In Search of the Niinja

In Search of the Niinja by Antony Cummins

Book: In Search of the Niinja by Antony Cummins Read Free Book Online
Authors: Antony Cummins
generals, including Ukita, and thus obtain what you need about the enemy’s tactics. Or you can make [the shinobi] spread disinformation to cause confusion among the enemy, as this is the first priority of warfare. Therefore, be sure not to let even your allies know of this arrangement [that you have with your ninja]’. Next, Lord Ieyasu and Ii chose dozens of people from Iga and Koka who were older and more experienced and sent them to those enemy Daimyo to spread disinformation.
    They [the people of Iga and Koka] went to the enemy area and spread rumours, saying that some people had betrayed their Lords. Also, they ‘hung around’ in and on the outside of castle [boundaries], and went to the Lords of the west and informed the people that certain Lords would betray Lord Ishida and they would allow the Kanto east armies into their castles when they came. Also, they accused some people who [were loyal retainers] in the castle of being long term spies and said that they were reporting everything to the eastern side. In this manner, the people of the castles were confused by this disinformation.

    We have to eliminate the obvious shared skill sets, which are common to all forms of spying, such as the work of double agents. The next step is to investigate the topics which appear to have too many identical details to be simply coincidence and that show the same skills shared by Japan and China.

The Art of Assassination
    Whilst ninja are not primarily assassins, they were called upon to assassinate at times. Assassination is not a medieval concept of course and is as old as man. But it is important to note that the subject is discussed in more detail in Chinese texts and it is possible that this art of assassination was a stand-alone profession, outside of spying. The ninja on the other hand, without doubt killed during their missions but it is not clear if the killing was the primary aim and stealing a by-product or if the theft was the primary goal and the killing was ancillary. The thirteenth chapter of the Bansenshukai goes into detail about infiltrating a house and most of the examples given require killing the occupants; however it is not clear why the shinobi is entering the house. In contrast, a ninja when infiltrating a castle appears not to kill people, making his main role that of information gatherer or arsonist. When infiltrating a house, killing seems to have been the norm. Therefore, calling shinobi ‘assassins’ is potentially misleading, as they did perform assassinations but it does not appear to have been their primary role. Remembering that killing was a fundamental part of life in the Sengoku period and killing is not necessarily assassination, Fujibayashi’ s silence on why a ninja should kill means we do not know if they went to assassinate, or if they went to steal. 55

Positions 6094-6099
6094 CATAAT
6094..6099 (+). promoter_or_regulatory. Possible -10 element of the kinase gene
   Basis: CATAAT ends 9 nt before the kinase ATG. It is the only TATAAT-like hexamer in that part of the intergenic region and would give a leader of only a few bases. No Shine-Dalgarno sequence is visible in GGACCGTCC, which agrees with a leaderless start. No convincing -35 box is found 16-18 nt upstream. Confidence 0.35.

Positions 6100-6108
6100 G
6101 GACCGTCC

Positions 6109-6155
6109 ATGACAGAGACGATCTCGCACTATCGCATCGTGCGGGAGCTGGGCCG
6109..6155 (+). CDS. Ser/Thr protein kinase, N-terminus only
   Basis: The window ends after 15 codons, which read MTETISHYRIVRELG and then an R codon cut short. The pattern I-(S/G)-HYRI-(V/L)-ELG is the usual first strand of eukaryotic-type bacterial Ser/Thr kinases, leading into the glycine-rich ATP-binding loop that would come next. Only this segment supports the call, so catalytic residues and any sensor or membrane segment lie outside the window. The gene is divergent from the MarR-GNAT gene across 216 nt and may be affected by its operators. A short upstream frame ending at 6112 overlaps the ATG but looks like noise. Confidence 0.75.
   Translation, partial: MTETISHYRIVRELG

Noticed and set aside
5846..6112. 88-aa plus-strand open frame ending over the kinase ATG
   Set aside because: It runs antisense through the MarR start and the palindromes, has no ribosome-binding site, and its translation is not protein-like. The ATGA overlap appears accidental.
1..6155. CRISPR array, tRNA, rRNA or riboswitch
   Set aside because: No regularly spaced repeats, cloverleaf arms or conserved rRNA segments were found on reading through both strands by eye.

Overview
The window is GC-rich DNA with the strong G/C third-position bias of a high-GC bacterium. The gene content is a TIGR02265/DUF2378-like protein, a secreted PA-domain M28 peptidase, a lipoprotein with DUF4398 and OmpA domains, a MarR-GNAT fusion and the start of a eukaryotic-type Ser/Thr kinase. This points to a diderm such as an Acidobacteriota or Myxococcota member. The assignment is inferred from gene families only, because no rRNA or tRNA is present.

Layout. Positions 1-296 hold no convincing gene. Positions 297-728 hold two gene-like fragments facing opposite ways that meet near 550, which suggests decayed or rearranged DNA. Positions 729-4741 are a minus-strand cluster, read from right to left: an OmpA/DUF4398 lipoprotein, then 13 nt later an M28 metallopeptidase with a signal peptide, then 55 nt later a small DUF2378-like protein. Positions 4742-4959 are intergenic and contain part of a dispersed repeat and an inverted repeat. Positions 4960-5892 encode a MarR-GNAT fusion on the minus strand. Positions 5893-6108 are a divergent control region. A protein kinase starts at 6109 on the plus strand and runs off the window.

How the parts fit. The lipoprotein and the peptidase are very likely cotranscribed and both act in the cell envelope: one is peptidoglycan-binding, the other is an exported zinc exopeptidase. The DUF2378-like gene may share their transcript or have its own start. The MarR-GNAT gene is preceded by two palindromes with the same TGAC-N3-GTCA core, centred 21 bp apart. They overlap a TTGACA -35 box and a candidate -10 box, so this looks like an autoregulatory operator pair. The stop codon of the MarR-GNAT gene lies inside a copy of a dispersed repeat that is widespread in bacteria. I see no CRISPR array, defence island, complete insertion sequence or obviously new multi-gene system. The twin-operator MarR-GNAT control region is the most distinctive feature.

The Art of Physiognomy
    The ‘skill’ of understanding a man’s character by his features was a mixture of pseudo-science and mysticism. This ‘art’ enjoyed an extensive period of popularity in both the east and west. However, here it truly lights a path of dissemination of information from China to Japan. China’s physiognomic analysis predates that of Japan and was used as part of Chinese espionage. The Natori-ryu of Japan includes this art in their curriculum as a part of their ninja way, showing a real connection between Chinese and Japanese intelligence skills.

The Art of Transformation and Mutation – Bakemono-jutsu
    This quite specific skill is often translated as ghost-skill, however, the western and eastern concepts of ‘ghost’ differ. Bakemono can have connotations of invisibility and transformation, which better fits the skill description. The idea is to become the enemy, to don his clothes, to use his speech and thus to infiltrate. The Chinese manuals echo this skill: ‘Disguising some men as enemy emissaries is the means by which to sever their supply lines.’

The Art of the Thief
    In China, the art of the

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